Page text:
It is expected to be a busy day tomorrow for staff at the National Electoral Commission (NEC) as applications for contestants in the September senatorial elections submit their paper work.
NEC officials have announced that the senatorial election season will kick off tomorrow with prospective candidates submitting their bids to the commission between July 22 and August 9, while campaigns will run from August 27 through September 15.
NEC president, Kalisa Mbanda, said at a news conference in Kigali on July 18 that Rwf200million will be used in the elections, which is half of what was used in 2011.
The Senate is made up of 26 members – including 12 members who represent the country’s four provinces and the City of Kigali and are picked through electoral colleges – and eight senators appointed by the President of the Republic.
Four senators are designated by the Consultative Forum of Political Organisations, one senator represents public universities and higher learning institutions, while another one is picked from private universities and institutions of higher learning.
Of the 12 elected senators who represent the country’s four provinces and the City of Kigali, one senator is elected from the City of Kigali, two senators come from the Northern Province, while the rest of the three provinces elect three senators each.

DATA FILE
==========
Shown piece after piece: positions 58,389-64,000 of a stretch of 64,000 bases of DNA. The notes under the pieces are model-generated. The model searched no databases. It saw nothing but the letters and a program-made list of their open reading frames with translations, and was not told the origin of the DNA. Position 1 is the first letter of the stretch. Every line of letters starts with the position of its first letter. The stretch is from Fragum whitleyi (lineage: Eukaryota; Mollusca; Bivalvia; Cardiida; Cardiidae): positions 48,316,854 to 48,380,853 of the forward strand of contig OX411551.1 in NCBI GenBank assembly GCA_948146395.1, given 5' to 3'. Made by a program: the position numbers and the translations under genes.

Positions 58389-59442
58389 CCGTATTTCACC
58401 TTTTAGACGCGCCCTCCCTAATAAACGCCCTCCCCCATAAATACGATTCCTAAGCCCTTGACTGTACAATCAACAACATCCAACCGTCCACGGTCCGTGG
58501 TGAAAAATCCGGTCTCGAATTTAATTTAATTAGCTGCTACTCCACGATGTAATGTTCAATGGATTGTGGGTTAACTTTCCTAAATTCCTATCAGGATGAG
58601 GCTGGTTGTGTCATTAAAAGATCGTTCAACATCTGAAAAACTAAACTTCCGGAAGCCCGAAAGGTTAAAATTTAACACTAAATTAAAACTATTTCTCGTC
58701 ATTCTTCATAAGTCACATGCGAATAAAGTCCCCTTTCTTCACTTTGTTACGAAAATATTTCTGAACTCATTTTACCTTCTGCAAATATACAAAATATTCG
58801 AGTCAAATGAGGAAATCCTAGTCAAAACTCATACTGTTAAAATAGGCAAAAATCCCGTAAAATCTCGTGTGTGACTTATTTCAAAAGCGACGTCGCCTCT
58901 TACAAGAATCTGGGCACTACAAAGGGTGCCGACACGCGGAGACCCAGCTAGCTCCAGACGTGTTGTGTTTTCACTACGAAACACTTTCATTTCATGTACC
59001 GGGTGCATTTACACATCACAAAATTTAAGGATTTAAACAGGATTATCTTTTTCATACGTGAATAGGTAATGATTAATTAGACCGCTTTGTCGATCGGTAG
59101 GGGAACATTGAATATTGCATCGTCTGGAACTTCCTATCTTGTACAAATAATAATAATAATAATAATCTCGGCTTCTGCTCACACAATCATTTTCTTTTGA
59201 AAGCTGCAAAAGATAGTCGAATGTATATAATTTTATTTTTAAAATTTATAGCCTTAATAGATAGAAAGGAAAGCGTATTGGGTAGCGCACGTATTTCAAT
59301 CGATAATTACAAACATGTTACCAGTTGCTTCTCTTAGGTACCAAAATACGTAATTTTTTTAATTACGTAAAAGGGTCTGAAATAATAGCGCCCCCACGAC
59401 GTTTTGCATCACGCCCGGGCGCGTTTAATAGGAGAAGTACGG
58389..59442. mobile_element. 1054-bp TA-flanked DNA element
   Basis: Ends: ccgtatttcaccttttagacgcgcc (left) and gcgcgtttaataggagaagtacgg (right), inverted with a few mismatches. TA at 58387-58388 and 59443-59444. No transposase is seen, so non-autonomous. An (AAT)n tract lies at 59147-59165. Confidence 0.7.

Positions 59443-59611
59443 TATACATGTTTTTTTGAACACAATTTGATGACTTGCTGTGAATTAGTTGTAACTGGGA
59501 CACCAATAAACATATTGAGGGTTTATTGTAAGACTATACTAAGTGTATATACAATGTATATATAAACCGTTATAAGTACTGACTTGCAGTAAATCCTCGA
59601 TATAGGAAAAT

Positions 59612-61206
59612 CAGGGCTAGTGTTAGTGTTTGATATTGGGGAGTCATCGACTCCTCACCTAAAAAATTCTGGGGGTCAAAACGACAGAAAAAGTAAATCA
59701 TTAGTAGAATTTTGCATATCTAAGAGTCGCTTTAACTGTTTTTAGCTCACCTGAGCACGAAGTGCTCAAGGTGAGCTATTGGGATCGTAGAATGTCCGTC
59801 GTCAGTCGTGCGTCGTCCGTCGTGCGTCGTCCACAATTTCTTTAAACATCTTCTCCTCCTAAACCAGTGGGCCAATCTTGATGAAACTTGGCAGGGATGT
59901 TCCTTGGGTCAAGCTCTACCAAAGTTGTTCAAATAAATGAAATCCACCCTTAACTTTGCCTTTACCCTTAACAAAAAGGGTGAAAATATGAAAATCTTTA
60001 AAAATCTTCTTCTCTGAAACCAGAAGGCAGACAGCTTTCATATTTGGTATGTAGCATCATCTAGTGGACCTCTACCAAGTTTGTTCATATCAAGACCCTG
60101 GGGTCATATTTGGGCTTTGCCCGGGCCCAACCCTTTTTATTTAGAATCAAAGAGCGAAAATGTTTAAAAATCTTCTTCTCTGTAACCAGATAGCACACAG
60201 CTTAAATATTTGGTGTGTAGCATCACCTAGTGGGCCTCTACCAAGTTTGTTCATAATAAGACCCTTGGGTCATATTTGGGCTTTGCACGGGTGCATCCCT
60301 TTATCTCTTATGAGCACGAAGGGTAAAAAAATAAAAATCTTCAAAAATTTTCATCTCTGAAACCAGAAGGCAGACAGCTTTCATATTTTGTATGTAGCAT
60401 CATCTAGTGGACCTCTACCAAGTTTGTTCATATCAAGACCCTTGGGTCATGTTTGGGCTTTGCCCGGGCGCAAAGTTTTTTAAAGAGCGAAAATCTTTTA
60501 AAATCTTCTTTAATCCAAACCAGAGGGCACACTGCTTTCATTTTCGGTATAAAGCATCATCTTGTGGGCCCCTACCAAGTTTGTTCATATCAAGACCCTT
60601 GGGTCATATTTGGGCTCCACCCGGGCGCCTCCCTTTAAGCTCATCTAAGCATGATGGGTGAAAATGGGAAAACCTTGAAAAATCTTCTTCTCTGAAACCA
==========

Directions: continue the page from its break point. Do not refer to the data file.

September 16 will be the polling day for election of the 12 senators representing the four provinces and the City of Kigali, September 17 is polling day for picking one senator from lecturers and researchers of public universities and higher learning institutions, while September 18 is election of one senator from lecturers and researchers of private universities and higher learning institutions.
The deadline to announce elected senators is on 30 September 2019.
In legislative matters in the parliament, the Senate is mandated to vote on a limited number of laws that include those concerning the revision or amendment of the Constitution, organic laws, laws approving international treaties and agreements on armistice, peace, accession to international organisations, modification of national laws, or those approving international treaties and agreements relating to the status of persons.
Laws on defence and national security also require the approval of the Senate. The rest of laws are passed by the Chamber of Deputies without having to be cross-checked by senators.
Rwanda’s Parliament is bicameral, which means that it has two chambers; the Senate and the Chamber of Deputies.
While members of the Chamber of Deputies are elected to a five-year term and may be re-elected to additional terms, senators are elected or appointed for a five-year mandate that is renewable once but senators who are former Heads of the State are not subject to term limits.
Although NEC will receive all applications for contestants in the September senatorial elections, final candidates for the polls will be approved by the Supreme Court (SC).
Requirements to contest for the elective senatorial seats include being a Rwandan of at least 40 years of age and being widely accepted in society as a wise and upright person.